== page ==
Redefining outcomes in immune TTP: an international working group consensus report

International Working Group for Thrombotic Thrombocytopenic Purpura

Research output: Contribution to journalComment/debatepeer-review

Abstract

Immune-mediated thrombotic thrombocytopenic purpura (iTTP) is a potentially fatal thrombotic microangiopathy caused by autoantibody-mediated severe deficiency of ADAMTS13. Standardized definitions of response, exacerbation, remission, and relapse were initially proposed in 2003 and modified by the International Working Group for TTP in 2017. These definitions, which have been widely used in clinical practice and research, are based primarily on the platelet count and are benchmarked against the timing of discontinuation of therapeutic plasma exchange (TPE). They do not incorporate ADAMTS13 activity or the temporizing effects on the platelet count of caplacizumab, a novel anti–von Willebrand factor (VWF) nanobody. In light of these limitations, the IWG aimed to develop revised consensus outcome definitions that incorporate ADAMTS13 activity and the effects of anti-VWF therapy, by using an estimate-talk-estimate approach. The updated definitions distinguish clinical remission and clinical relapse (defined primarily by platelet count) from ADAMTS13 remission and ADAMTS13 relapse (defined by ADAMTS13 activity). The revised definitions of exacerbation and remission are benchmarked against not only the timing of discontinuation of TPE but also that of anti-VWF therapy. Retrospective validation of the revised definitions is described, although they have yet to be prospectively validated. Clinical implications of the updated outcome definitions are also discussed and an example of their application to clinical practice is provided to highlight their clinical relevance.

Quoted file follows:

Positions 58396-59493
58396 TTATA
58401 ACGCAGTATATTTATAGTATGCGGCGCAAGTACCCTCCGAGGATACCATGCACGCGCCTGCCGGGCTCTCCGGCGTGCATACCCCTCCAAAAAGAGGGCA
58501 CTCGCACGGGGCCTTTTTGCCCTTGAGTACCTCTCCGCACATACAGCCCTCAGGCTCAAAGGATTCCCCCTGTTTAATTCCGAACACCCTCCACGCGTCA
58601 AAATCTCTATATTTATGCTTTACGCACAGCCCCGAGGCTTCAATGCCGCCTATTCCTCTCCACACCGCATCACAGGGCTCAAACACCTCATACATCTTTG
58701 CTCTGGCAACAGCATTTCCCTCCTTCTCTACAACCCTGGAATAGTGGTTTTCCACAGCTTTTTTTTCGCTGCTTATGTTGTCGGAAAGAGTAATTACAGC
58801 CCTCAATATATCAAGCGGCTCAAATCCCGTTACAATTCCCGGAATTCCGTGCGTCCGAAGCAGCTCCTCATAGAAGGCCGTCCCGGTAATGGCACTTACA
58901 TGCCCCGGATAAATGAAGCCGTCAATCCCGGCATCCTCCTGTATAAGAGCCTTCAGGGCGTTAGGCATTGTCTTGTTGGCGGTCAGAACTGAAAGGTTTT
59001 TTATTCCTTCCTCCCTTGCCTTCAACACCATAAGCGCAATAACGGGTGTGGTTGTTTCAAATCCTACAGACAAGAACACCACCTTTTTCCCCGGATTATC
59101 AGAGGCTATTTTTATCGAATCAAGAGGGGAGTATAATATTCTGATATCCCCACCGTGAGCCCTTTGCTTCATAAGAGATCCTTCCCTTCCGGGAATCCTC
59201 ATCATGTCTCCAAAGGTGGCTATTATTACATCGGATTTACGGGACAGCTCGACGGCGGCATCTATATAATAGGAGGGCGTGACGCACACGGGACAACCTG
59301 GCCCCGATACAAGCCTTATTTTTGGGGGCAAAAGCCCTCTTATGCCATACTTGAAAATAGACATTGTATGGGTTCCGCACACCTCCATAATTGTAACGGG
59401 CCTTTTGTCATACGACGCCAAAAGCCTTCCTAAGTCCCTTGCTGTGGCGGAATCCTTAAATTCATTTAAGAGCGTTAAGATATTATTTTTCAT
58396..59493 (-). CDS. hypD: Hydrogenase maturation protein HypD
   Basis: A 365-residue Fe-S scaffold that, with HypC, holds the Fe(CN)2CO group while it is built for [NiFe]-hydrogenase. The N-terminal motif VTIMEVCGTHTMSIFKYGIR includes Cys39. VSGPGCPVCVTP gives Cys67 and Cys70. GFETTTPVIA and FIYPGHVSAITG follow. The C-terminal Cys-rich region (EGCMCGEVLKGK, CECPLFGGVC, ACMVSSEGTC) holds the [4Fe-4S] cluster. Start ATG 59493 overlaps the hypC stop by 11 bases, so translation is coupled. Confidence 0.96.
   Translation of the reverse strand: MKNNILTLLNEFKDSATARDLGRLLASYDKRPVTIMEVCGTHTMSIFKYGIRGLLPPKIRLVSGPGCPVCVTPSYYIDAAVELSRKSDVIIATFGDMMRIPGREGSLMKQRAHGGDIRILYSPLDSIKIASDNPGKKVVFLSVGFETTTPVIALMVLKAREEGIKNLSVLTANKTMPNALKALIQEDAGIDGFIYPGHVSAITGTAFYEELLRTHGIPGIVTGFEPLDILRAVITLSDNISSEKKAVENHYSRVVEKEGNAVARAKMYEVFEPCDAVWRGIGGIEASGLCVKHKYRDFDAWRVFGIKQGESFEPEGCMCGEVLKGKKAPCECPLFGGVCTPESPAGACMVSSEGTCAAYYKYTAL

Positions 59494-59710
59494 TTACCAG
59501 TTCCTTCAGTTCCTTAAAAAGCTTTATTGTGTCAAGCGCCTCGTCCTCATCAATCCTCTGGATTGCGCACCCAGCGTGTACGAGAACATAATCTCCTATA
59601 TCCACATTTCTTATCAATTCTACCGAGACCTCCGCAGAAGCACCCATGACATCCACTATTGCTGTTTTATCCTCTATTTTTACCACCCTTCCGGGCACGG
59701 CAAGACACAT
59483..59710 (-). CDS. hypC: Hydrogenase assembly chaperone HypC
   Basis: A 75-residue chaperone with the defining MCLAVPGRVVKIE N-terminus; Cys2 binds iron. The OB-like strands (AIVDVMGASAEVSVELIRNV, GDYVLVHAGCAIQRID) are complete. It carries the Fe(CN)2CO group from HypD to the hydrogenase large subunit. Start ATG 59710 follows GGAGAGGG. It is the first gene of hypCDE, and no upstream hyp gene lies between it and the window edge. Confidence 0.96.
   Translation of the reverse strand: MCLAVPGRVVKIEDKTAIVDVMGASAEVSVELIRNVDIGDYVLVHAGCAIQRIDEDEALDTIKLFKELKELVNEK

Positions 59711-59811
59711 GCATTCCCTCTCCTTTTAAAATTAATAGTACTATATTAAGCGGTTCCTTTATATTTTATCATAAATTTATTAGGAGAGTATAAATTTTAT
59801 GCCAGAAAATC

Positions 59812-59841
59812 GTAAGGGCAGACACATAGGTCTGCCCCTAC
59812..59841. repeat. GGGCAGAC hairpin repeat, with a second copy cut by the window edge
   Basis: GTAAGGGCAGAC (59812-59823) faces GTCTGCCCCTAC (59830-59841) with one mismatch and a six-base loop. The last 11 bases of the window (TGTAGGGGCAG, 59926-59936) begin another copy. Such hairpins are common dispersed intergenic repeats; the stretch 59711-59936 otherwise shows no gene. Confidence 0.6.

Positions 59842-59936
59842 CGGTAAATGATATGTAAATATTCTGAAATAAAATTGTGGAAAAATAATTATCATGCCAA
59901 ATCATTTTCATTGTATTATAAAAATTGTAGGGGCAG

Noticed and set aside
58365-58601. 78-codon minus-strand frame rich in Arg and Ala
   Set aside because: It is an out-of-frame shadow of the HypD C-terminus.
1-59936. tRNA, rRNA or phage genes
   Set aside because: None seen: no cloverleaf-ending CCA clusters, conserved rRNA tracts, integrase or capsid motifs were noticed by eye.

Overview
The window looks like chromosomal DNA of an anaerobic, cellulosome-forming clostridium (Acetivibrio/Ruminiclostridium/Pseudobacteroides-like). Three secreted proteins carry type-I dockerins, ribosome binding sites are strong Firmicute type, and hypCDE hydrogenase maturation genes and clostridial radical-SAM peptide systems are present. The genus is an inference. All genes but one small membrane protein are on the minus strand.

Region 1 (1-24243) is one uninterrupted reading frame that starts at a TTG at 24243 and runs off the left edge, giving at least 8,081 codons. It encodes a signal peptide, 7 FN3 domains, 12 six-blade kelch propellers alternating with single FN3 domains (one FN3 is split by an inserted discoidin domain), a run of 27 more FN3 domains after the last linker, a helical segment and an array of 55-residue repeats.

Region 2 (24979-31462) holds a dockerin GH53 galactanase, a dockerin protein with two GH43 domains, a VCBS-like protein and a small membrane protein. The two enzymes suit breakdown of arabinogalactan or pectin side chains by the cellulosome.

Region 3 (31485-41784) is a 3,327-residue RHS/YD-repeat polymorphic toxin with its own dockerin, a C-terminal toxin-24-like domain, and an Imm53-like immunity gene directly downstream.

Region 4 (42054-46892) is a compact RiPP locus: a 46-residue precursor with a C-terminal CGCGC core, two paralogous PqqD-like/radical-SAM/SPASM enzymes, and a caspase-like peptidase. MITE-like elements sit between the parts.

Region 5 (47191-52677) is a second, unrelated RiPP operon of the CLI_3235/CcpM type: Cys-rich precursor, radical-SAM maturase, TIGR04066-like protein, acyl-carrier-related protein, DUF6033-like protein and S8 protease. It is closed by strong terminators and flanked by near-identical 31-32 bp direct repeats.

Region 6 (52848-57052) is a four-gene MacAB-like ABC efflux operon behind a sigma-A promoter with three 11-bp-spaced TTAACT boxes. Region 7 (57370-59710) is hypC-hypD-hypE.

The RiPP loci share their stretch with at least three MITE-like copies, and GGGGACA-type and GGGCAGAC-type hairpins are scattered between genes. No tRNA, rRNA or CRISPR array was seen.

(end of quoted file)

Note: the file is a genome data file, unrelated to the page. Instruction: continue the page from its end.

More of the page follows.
Original languageEnglish
Pages (from-to)1855-1861
Number of pages7
JournalBlood
Volume137
Issue number14
DOIs
Publication statusPublished - Apr 8 2021

ASJC Scopus subject areas

  • Biochemistry
  • Immunology
  • Hematology
  • Cell Biology

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